So maybe the Orioles should sacrifice a live chicken in the clubhouse or offer cigars and rum to Jobu to heal the sick bats that cannot hit curve ball.
The bats are afraid. Very afraid.
Thursday, April 15, 2010
And you know what I came up with?
They are still the Baltimore Orioles. MY team.
Like many Orioles fans, I've been cursing them to death during the last week and a half, and I've sworn off watching any more games this season. I probably won't watch as much baseball this year as I have in the past -- especially in April and May -- when the Orioles are actually decent, but I still can't shake the attachment I have to this team.
I grew up listening to Oriole games on my alarm clock radio as I fell asleep on hot summer nights, when I didn't have any air conditioning in my bedroom. I still remember the sounds of WBAL commercials and the order in which they would air. I remember the soothing voices of Jon Miller and Chuck Thompson. I remember the importance of a Cal Ripken at bat, and when Orioles games actually mattered in July, August and September. I remember watching the standings with a close eye and rooting for teams like the Yankees and Blue Jays to lose.
Being an Oriole fan was inherited. It was as natural as learning to read, or riding a bike. It was just something that happened without thought.
So what I've come away with in this 1-8 start is that this is my team, good or bad. And Lord knows they have been bad.
Take this for instance: I am 30 years old. The Orioles have been stuck in this losing pattern for almost half my lifetime. The thought makes me feel old and depressed at the same time. The last time the Orioles had a winning season, I was a senior in high school. Kids who are ages 16-21 probably don't even remember the last time the Orioles were any good.
It's a sobering reality of how long the Orioles have been a bad baseball team.
But at the end of the day, I'll always be an Oriole fan.
If the 2010 season really goes into the tank these next few weeks,and it looks like it will, that's OK. I just won't watch much more baseball this summer. The absence of the sights and sounds of baseball will sting, but I just can't bring myself to watch another losing season. And the last thing I would ever do is start to root for another team.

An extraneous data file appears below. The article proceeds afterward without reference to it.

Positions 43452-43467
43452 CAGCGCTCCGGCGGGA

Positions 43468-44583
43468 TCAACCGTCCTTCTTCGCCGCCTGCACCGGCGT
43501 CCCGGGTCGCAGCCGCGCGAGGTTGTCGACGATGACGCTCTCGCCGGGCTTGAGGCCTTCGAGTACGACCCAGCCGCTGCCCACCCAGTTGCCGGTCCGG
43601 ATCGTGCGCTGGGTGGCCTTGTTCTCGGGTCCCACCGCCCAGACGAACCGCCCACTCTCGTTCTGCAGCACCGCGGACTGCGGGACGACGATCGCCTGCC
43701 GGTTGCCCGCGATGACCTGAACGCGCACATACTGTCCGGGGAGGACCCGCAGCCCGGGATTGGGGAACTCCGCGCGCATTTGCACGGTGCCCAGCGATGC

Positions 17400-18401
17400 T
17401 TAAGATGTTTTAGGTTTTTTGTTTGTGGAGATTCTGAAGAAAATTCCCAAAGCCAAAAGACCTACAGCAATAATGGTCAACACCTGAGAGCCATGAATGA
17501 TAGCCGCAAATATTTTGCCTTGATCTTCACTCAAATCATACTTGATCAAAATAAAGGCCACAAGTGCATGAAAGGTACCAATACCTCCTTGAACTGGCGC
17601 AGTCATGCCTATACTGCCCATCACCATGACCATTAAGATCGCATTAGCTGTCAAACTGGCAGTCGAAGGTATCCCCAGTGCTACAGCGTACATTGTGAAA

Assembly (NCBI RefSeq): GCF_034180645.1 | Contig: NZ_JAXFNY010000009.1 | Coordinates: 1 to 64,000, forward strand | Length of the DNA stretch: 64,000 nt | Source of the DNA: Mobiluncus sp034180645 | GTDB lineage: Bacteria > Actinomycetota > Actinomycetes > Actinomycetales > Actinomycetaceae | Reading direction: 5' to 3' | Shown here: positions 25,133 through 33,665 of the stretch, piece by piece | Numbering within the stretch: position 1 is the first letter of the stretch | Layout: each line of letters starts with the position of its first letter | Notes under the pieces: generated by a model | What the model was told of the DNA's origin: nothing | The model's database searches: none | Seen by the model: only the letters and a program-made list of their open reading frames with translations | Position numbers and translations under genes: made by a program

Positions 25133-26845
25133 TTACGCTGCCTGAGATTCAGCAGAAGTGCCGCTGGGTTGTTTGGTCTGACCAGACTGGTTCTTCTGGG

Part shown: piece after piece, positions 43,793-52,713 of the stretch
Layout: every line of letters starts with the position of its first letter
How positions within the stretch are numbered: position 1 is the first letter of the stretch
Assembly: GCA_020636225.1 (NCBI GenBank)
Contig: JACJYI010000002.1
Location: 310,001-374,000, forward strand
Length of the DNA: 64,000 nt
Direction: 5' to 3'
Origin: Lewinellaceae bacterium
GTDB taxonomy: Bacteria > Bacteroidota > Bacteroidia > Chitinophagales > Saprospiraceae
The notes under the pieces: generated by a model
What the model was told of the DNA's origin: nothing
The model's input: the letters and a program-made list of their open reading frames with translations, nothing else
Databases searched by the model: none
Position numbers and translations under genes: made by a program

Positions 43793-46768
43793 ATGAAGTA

That will just never happen.
So whether they are 1-8, 2-16 or 4-32, they are the Baltimore Orioles...my team.
Wednesday, April 14, 2010
Might as well get that 1-8 record buffed and waxed for its debut.
You do have to wonder what is going to get the O's out of this funk.
And no, a trip to the West Coast is not what I am thinking, either.
The Orioles blew a game they really should have won last night.
Are you surprised?
It's becoming a common occurrence to turn the game on, see that the Orioles are winning by 2-3 runs in the 6th or 7th inning, and then change the channel knowing that they will find a way to lose.
And the Orioles did just that last night.
Brian Matusz pitched a brilliant game last night until the 8th inning, holding the Rays to zero runs in the first seven innings he pitched. He struck out 8 batters and walked only one. He'd allowed just 2 hits until the ill-fated 8th inning. After striking out the lead-off hitter, Matusz allowed four hits, and left the game with the bases loaded and a 3-1 lead.
Jim Johnson finally relieved Matusz, and got Ben "The Oriole Killer" Zobrist to pop out, but Johnson couldn't get Evan "The Oriole Murderer" Longoria to end the threat. Longoria doubled in 2 runs to tie the game at 3.
That's when I turned off the game, knowing the final outcome before it happened.
Unseen by me, the Rays got 2 more runs that inning, to go ahead 5-3. But Luke Scott tied the game in the bottom of the 8th on a pinch-hit 2-run home run that tied the game back up.
He was just delaying the inevitable.
The game went into extra innings, where Carlos "The Oriole Slaughterer" Pena hit a three run home run off Matt Albers in the top of the 10th to put the Rays up 8-5. The O's scored another run on a garbage Ty Wigginton home run in the bottom of the inning and lost 8-6.
It was a game that could have got the Orioles off a 4-game slide and given them a chance to come back this afternoon and win the series against the Rays.
Instead, the O's are hoping to avoid a winless home stand to open the season.
Trembley and Albers are the goats of this one. Trembley continues to flunk Pitching Management 101. After failing to remove an obviously fatigued Matusz in the 8th inning, the damage was done. Johnson was thrown to the wolves, having to face the heart of the Rays line-up with bases loaded and 1 out. And in the 10th, Trembley was forced to go to Albers, after Albers had pitched 2 days straight before last night, including an unnecessary outing on Monday night while down 4-1 to the Rays in the top of the 9th. And when Albers entered the game last night, he walked two and promptly allowed the 3-run bomb to Pena.
I'll be surprised if Albers is still an Oriole when the team makes the trip out west. He's just not good. But had he not pitched on Monday night in a game that was already lost, he might have been able to minimize the damage last night.
So there you have it. The Orioles are 1-7 and in the middle of a 5-game losing streak. They wrap up this miserable home stand this afternoon, before flying out west where they face the A's and Mariners before flying to Boston.
You almost have to feel sorry for Dave Trembley, who is now officially on the hot seat.
Tuesday, April 13, 2010
This will be a short blog entry. Right now there isn't much to say about this team. They can't hit and they don't play defense very well. Their schedule is brutal. It's going to get worse before it gets any better.